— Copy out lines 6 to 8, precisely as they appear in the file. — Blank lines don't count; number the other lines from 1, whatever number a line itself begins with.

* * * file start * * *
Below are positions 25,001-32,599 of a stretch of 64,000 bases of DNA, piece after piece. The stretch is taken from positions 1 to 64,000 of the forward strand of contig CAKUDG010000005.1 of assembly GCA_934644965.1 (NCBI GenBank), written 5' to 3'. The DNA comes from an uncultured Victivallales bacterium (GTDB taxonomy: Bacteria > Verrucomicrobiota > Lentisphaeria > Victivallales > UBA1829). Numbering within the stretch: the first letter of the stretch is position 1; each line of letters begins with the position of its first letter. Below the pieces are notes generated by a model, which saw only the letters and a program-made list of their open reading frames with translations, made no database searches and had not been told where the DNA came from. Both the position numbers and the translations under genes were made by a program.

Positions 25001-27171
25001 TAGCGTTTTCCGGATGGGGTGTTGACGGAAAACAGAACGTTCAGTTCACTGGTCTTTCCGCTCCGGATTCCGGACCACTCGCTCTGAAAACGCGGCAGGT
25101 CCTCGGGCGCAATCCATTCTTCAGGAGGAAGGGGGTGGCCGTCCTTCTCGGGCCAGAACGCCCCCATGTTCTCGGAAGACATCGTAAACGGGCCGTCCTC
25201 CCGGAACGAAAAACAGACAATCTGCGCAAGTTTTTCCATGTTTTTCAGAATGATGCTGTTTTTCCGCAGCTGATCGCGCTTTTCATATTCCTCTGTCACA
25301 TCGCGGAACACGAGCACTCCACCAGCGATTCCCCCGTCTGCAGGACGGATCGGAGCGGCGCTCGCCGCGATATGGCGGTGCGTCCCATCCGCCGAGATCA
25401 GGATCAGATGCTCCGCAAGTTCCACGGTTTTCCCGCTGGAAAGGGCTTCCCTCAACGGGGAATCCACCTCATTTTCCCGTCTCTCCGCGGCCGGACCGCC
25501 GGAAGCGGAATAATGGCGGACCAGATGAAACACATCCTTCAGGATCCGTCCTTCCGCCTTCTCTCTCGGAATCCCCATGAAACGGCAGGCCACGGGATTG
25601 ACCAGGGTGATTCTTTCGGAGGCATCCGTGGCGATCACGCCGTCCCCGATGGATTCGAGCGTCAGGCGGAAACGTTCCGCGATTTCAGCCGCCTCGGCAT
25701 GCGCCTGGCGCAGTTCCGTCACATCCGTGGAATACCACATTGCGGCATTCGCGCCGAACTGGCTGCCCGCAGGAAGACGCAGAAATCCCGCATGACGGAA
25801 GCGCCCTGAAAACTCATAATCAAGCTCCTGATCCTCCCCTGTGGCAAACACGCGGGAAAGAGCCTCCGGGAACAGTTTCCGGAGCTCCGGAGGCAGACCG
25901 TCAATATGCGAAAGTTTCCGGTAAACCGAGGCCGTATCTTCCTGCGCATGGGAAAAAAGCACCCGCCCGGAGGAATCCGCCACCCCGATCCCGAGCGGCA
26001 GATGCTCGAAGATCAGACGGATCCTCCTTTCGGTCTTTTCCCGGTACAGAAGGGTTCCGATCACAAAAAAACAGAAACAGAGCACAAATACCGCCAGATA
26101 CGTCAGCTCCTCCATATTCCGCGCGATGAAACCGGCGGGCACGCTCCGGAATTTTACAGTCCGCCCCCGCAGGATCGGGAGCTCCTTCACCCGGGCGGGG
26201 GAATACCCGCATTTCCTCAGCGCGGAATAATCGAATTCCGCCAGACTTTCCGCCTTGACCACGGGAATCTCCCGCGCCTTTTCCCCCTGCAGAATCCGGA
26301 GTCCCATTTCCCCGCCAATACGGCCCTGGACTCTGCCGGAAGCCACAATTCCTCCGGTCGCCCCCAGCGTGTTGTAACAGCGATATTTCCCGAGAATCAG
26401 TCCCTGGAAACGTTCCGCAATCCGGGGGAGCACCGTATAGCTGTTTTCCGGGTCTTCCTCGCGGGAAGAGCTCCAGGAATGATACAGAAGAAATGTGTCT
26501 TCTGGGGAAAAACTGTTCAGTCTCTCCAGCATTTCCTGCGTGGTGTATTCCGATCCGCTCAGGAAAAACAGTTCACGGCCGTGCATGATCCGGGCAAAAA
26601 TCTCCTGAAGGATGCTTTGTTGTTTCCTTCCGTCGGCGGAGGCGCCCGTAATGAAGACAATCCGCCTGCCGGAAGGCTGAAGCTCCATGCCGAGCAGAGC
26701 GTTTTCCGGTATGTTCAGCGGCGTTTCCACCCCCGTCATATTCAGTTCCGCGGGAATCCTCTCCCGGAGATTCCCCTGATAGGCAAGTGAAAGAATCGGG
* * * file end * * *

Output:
25301 TCGCGGAACACGAGCACTCCACCAGCGATTCCCCCGTCTGCAGGACGGATCGGAGCGGCGCTCGCCGCGATATGGCGGTGCGTCCCATCCGCCGAGATCA
25401 GGATCAGATGCTCCGCAAGTTCCACGGTTTTCCCGCTGGAAAGGGCTTCCCTCAACGGGGAATCCACCTCATTTTCCCGTCTCTCCGCGGCCGGACCGCC
25501 GGAAGCGGAATAATGGCGGACCAGATGAAACACATCCTTCAGGATCCGTCCTTCCGCCTTCTCTCTCGGAATCCCCATGAAACGGCAGGCCACGGGATTG